Friday, July 01, 2005

Vermont Sen. Patrick Leahy's appeal on O'Connor resignation

Here's a missive from our senator next door . . .

---------- Forwarded message ----------
Date: Fri, 01 Jul 2005 15:05:34 -0400
From: Pat Leahy <>
Subject: The Senate Is Not a Rubber Stamp

Dear Bill,

This morning, Justice Sandra Day O'Connor announced her retirement from
the United States Supreme Court.

This is a momentous time in our nation's history. The next justice
will have enormous influence on a woman's medical decisions, the rights
of workers and consumers, the civil and privacy rights of us all, the
enforcement of our environmental laws, how our elections are conducted,
and nearly every other aspect of our lives.

We cannot allow the independence of our courts to be threatened by a
judicial activist who places personal ideology above the law. The
Supreme Court is no place for fringe judges. And the Senate is not a
rubber stamp for any president's nominations.

Join me in calling for inclusive, thoughtful deliberations during this

The Constitution requires that the President seek the Senate's advice
and consent in making appointments to the federal courts. As a Senator
and as the Democratic leader of the Senate Judiciary Committee, I take
this responsibility very seriously.

America must maintain separate but equal branches of government. Neither
the legislature, nor the judiciary, should be subjugated to the will of
any president - or to the loudest wing of any political party.

In recent years, the President has chosen a path of confrontation rather
than consultation with the Senate.

I voted against Janice Rogers Brown, a judge quoted telling conservative
audiences that the New Deal "mark[ed] the triumph of our own socialist
revolution," and that elderly Americans who depend on Social
Security "blithely cannibalize their grandchildren."

I voted against Priscilla Owen, a judge who inserts her opinions into
the law so freely that President Bush's own attorney general once called
her behavior "unconscionable ... judicial activism."

Once again, the power to avoid political warfare over a judicial nominee
-- this time to the Supreme Court -- is in the hands of the President.
The process begins with him.

President Bush will decide whether there will be a divisive or unifying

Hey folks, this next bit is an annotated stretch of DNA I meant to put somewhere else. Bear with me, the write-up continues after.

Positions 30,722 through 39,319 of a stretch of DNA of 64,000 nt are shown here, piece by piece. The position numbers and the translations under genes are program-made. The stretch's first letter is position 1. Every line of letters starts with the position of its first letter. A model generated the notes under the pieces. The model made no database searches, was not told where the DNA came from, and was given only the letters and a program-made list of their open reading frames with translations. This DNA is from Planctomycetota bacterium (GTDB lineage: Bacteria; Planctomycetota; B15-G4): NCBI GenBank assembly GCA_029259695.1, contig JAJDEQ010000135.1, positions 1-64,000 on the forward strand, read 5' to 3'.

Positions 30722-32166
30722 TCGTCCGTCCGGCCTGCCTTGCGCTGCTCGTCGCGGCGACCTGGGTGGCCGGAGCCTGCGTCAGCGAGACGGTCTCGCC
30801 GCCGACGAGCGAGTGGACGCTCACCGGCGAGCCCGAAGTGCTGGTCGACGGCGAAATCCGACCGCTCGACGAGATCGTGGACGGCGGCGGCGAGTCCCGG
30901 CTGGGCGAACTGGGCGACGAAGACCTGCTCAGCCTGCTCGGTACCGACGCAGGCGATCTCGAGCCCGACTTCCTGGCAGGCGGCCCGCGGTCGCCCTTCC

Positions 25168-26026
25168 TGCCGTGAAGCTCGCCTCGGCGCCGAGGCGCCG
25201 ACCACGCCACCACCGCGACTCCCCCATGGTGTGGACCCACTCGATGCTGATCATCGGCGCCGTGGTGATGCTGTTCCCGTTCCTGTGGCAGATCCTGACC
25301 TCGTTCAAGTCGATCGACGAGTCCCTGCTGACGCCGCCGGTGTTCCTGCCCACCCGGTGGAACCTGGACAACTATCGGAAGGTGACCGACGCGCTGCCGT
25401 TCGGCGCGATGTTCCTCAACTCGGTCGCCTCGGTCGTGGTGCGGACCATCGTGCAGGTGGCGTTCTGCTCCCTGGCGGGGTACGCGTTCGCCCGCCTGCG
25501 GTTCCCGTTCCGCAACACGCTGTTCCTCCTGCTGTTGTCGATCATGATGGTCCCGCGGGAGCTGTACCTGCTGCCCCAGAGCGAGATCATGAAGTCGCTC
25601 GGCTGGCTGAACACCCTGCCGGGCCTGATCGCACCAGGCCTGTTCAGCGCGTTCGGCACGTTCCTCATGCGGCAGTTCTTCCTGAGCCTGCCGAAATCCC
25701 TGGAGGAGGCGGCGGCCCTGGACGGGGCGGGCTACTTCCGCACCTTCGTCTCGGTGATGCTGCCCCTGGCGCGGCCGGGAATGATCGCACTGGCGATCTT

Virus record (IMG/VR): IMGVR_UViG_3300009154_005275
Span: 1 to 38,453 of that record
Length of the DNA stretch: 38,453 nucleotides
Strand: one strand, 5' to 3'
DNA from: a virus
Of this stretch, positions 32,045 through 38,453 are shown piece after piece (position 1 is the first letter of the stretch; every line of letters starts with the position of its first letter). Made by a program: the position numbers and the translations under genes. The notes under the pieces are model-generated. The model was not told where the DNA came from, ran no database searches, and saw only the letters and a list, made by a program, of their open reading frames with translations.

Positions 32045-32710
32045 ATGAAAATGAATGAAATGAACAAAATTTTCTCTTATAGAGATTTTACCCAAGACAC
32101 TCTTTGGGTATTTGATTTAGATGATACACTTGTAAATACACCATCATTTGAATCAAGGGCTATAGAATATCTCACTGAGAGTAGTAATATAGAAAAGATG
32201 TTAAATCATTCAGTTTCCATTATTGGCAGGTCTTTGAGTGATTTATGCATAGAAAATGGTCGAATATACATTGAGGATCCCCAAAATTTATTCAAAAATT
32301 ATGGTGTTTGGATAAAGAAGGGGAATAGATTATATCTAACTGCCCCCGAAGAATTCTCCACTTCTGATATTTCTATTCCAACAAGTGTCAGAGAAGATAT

process and nomination. If consensus is a goal, bipartisan consultation
will help achieve it. I believe that is what the American people want
and what they deserve. The President can unite the nation and the Senate
with his choice, or he can once again divide us.

Join me in calling for meaningful consultation between the President and
Senators on both sides of the aisle at:

If the President chooses a Supreme Court nominee because of that
nominee's ideological fervor or record of activism in the hope that he
or she will deliver political victories, the President will have done so
knowing that he is again choosing the path of confrontation. He will do
so knowing that we will once again be forced to defend our belief that
the Supreme Court should not be an arm of either political party. It
belongs to all Americans.

If the right-wing activists who were disappointed that their nuclear
option was averted convince the President to choose a divisive nominee,
they will not prevail without a difficult Senate battle. And if they do,
what will they have wrought? The American people will be the losers:
The independence of and respect for the judiciary will have suffered a
damaging blow from which the judiciary may not soon recover.

We need to send a message that the Supreme Court should be above such
partisan politics at:

The President and Republican leaders have a choice: choose a battle that
divides America, or seek a middle ground with a nominee we all can trust
to fairly interpret and uphold the Constitution and the law. Let the
Senators who will make this important decision know that America doesn't
want us to rubber stamp the President's nominee. Tell them now:

I will be working with Democracy for America during this historic period
to keep you up to date on the Senate's deliberations. If you would like
to send me your thoughts during this debate, please do so at:

Thank you,

Senator Patrick Leahy
Ranking Democratic Member, Senate Judiciary Committee


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